- Governing the Wind Energy Commons: Renewable Energy and Community Development
- By Keith A. Taylor, community economic development specialist faculty, Department of Human Ecology
- West Virginia University Press, July 2019
“This is a groundbreaking work that addresses the potential and limitations of alternative economic models for delivery of a key service: electricity.” — Cornelia Flora, Iowa State University
A faculty member’s 2019 book about electric utility co-ops is receiving renewed attention amid Gov. Gavin Newsom’s threat of a state takeover of Pacific Gas and Electric Co. and a state senator’s legislative proposal to do the same.
The book’s author, Keith Taylor, community economic development specialist in the Department of Human Ecology, said: “What I am hearing a lot about is, a) Can we swap out PG&E for a co-op, and b) Do they work?
“What I have been saying is that, ‘Yes, they can absolutely be replaced with a co-op, and b) All evidence points to electric co-ops offering enormous value compared to investor owned firms, like PG&E.”
The reason, he said, is that “PG&E is a shareholder owned firm, which incentivizes extractive, individualistic behavior, whereas co-ops are mutual firms, incentivizing mutualist behavior or activity on behalf of the consumers themselves.”
He said his book reveals “the world of the possible” on a number of fronts:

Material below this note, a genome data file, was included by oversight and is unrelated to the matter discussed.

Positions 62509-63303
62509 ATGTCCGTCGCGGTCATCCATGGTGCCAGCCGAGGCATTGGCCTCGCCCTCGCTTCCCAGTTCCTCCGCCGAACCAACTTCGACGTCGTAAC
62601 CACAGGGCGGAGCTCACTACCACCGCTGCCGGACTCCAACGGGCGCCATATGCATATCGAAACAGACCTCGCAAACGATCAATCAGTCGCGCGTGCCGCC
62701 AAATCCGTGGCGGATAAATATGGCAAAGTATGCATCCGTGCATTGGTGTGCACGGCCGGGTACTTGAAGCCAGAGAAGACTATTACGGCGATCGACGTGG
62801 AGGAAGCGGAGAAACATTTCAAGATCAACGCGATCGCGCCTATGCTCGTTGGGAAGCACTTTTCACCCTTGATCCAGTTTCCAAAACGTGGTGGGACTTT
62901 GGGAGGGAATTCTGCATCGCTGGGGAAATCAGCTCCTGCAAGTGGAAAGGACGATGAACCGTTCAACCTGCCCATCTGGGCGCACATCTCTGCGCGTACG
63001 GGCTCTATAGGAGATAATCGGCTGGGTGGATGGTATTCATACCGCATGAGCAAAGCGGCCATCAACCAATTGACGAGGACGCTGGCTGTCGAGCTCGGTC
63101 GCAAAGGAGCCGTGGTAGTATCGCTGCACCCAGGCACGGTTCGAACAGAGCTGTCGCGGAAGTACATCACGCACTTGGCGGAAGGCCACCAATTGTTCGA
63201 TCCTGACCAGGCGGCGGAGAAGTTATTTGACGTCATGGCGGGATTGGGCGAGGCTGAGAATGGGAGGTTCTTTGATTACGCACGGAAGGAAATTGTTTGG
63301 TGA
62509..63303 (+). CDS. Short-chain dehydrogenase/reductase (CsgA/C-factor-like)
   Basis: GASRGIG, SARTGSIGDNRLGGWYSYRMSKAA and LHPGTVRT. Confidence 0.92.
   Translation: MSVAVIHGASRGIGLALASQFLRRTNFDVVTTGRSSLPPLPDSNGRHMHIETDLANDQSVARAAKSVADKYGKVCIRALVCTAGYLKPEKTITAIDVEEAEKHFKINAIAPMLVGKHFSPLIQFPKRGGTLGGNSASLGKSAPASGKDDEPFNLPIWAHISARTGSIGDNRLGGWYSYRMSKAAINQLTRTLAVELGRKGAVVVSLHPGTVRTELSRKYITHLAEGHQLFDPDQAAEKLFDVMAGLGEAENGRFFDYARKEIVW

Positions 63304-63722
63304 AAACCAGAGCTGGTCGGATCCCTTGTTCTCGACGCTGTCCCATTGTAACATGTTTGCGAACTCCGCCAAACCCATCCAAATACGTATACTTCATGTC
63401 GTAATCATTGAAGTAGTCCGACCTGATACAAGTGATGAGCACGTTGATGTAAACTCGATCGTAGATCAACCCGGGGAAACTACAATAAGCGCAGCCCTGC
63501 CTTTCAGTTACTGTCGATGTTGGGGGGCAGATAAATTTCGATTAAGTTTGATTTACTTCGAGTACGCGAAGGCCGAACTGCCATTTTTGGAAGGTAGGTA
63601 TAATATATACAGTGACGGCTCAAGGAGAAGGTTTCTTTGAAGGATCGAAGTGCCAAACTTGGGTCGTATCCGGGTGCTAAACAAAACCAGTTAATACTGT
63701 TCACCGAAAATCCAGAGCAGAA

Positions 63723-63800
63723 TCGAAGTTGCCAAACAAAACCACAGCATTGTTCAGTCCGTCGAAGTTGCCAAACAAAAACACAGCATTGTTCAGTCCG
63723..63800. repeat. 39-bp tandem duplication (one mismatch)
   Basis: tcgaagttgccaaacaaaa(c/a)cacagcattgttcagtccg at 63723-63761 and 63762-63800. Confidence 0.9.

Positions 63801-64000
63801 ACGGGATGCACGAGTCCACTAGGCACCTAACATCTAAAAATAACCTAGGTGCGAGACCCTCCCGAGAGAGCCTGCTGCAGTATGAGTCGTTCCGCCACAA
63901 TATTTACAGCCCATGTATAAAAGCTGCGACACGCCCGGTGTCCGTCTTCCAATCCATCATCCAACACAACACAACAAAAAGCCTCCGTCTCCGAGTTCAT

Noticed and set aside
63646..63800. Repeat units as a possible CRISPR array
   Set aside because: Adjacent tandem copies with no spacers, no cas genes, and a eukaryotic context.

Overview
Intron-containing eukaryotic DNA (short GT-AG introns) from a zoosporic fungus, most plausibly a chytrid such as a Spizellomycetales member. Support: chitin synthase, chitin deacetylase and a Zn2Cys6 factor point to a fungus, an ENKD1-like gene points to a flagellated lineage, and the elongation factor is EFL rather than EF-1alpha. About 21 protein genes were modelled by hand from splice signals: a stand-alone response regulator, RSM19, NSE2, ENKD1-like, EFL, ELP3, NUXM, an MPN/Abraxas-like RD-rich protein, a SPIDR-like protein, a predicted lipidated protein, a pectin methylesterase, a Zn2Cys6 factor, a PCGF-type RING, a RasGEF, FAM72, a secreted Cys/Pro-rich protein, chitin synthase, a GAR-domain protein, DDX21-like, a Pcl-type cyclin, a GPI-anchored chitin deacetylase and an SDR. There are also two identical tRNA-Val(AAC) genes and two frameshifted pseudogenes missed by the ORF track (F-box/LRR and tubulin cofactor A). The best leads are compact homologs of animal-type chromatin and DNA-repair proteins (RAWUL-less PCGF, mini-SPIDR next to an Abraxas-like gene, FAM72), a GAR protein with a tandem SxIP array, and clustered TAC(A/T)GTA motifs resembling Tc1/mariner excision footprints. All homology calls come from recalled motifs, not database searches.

- Economics — He describes a sleeping giant in the electricity sector, composed of nearly 1,000 electric co-ops generating over $42 billion in annual revenue — co-ops owned and governed by 42 million rural Americans.
- Beyond electricity — New co-ops can address needs such as rural broadband.
- Climate justice — Co-ops give everyday consumers a seat at the table to benefit from the conversion to a green economy. “PG&E would do none of this voluntarily,” Taylor said. “Ever.”
In his book, with case studies of a North Dakota wind energy cooperative and an investor-owned wind farm in Illinois, Taylor examines how regulatory and social forces are shaping this emerging energy sector. He draws on interviews with local residents to assess strategies for tipping the balance of power away from absentee-owned utilities.
Taylor’s research finds that, despite the reach and potential impact of these electric co-ops, economic development and investment policy tends to favor the traditional, investor-owned model of ownership, thus diminishing the potential to use renewable energy development to positively affect the livelihoods of rural Americans.
In comparing a co-op wind farm community against an investor-owned wind farm community to assess if there is a community economic development differential, Taylor concludes there is a difference; the co-op does more. The co-op is more transparent, participatory, creates more jobs, and pays more in taxes for the resource-starved rural communities it serves.
This line of research is vitally important in light of climate change, but also in holding energy developers responsible for benefiting the communities hosting them, he said.
The electric co-ops have remained silent about their community economic development impacts for too long. Taylor seeks to use his book to intervene in today’s discourse around energy, climate change, economic development, and environmental justice, by revealing how community ownership of renewable energy can benefit rural American livelihoods.